A meticulously drawn out Newcombe matte, which based upon the couple of old MGM mattes I own, would measure 75cm x 55cm - or for those of you still not in the age of metric, 28"x22".

Newcombe ruled his kingdom like a Sultan, it has been reported by those who worked under him.  That said, the sheer quality control Warren exercised over each and every matte effect that came through his closely guarded department was extraordinary.  Rarely, if ever, did anything ever reach the theatre screen that might be deemed rushed or substandard.  The MGM output, certainly during the black & white years, was of the highest standard.  Things did slip a little once Technicolor, and later Eastman Color came on the scene, but that may have been more down to the state of affairs after the negative was 'locked', and handed over to the commercial labs for theatrical prints to be struck.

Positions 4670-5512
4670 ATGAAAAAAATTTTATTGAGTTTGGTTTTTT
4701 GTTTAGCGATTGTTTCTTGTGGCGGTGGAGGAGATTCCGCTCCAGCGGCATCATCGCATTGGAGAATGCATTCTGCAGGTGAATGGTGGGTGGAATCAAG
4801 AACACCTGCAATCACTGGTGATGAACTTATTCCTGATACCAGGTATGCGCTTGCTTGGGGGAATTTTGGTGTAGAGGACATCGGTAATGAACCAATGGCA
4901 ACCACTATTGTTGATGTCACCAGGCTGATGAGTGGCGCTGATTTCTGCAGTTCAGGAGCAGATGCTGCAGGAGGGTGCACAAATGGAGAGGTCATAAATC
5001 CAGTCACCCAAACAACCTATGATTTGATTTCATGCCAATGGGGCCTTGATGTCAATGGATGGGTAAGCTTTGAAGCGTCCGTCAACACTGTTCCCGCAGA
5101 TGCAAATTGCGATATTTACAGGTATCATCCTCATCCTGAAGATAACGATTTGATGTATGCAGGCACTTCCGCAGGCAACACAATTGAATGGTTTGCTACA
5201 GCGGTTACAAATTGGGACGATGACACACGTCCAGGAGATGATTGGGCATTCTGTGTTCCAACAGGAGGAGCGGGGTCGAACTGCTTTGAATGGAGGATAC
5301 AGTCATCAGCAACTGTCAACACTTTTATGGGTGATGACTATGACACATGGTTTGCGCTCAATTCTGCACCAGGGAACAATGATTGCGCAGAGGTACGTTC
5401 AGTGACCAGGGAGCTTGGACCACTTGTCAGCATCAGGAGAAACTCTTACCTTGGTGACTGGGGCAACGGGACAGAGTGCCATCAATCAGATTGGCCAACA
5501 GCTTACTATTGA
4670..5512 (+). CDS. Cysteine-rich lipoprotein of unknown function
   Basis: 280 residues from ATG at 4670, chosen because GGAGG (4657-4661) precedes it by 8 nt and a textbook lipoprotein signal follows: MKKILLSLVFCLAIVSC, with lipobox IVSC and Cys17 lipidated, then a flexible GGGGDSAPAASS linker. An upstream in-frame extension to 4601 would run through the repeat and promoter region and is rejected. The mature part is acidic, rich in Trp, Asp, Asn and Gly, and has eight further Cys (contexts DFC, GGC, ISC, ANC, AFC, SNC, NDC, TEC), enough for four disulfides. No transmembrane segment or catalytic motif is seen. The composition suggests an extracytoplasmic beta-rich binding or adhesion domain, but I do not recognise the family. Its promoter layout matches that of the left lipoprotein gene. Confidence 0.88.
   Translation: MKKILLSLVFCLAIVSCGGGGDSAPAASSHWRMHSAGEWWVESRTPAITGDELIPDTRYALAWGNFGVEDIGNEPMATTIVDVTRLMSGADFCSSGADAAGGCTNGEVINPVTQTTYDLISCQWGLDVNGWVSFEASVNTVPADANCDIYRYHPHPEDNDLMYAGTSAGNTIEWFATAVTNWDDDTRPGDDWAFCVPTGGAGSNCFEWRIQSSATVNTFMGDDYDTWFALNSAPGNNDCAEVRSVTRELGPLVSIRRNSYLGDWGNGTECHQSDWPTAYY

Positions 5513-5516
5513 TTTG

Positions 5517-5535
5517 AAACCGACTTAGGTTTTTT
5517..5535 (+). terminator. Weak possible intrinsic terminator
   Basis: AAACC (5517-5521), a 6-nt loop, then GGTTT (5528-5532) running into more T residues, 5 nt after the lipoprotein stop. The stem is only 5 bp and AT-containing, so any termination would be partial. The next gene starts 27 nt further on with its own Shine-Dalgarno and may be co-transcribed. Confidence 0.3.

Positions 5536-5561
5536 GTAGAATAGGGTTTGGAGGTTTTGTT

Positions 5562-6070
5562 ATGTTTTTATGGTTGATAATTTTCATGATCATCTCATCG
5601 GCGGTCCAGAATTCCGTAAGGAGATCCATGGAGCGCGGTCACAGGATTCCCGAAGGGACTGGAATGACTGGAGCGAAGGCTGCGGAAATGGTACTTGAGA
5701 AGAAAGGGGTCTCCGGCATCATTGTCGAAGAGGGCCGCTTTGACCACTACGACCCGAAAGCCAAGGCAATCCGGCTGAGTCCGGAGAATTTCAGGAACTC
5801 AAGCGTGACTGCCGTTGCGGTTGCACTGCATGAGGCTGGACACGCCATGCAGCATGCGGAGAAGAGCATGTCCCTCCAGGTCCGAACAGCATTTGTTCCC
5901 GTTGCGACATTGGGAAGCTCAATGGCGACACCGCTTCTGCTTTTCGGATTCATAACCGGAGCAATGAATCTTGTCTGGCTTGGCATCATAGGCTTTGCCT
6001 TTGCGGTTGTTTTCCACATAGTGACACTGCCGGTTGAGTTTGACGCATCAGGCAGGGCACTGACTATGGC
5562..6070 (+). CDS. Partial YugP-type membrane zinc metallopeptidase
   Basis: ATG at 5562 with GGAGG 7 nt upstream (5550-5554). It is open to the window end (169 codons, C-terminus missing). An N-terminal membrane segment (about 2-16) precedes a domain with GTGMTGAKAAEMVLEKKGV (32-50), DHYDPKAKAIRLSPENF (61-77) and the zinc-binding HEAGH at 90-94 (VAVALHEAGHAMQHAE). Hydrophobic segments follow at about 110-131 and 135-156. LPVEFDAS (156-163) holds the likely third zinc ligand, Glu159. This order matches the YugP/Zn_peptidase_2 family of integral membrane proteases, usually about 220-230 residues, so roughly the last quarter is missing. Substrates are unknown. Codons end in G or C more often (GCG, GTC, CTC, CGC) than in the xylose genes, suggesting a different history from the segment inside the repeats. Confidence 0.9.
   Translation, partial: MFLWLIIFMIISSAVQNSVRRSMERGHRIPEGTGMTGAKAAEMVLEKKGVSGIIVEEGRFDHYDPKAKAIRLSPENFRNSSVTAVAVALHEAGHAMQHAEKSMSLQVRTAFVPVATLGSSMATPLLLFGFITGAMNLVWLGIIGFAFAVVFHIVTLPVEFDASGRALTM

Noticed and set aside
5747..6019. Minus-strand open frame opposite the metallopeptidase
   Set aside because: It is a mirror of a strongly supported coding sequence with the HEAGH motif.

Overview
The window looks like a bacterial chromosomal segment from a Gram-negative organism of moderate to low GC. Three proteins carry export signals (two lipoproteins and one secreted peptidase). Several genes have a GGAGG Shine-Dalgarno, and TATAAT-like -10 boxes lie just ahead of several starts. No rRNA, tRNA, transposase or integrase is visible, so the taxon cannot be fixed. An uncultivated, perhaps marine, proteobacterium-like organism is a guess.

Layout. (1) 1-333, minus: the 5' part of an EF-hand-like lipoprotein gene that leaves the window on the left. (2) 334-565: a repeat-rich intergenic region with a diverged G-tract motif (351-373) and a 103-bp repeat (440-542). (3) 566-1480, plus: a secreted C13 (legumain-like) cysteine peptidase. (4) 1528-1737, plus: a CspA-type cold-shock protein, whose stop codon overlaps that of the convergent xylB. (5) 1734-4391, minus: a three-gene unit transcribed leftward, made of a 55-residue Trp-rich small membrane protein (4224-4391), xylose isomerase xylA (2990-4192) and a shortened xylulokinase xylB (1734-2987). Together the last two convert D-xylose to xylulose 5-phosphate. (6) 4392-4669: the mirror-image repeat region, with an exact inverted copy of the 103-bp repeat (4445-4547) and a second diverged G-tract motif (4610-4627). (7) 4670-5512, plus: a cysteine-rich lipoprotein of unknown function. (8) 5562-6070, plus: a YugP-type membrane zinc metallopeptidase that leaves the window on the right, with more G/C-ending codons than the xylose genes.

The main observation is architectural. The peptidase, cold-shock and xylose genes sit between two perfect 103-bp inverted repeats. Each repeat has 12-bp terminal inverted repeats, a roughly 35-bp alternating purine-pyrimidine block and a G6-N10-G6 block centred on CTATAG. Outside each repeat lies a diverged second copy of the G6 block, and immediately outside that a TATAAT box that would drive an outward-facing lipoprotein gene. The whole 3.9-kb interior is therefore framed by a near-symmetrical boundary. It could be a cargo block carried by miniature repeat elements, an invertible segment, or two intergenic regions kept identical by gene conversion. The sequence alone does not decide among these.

An unused matte painting which in itself is astonishing due to it's incredibly small size for the actual painted information, which regardless of that, is amazingly detailed and nuanced with great skill.

Spencer Tracy, at bottom left, surveys the bridge where catastrophe occured at the very start of the film.

A secondary cut shows the bridge, though in this case a Don Jahraus miniature.

Another matte painting by Henry Peter McDermott, possibly another unused shot from KEEPER OF THE FLAME.

As I've described in earlier MGM blogs, in case you are new to NZPete's world, all of the old Newcombe mattes from the 1930's right on through to the 1950's - with few exceptions - were rendered on heavy grade art card with a mixed media of goache, pencil, fine tipped soft pastels and what appears to be India Ink.  These were really illustrations in every sense of the word, more than paintings, but the end result was surprisingly effective.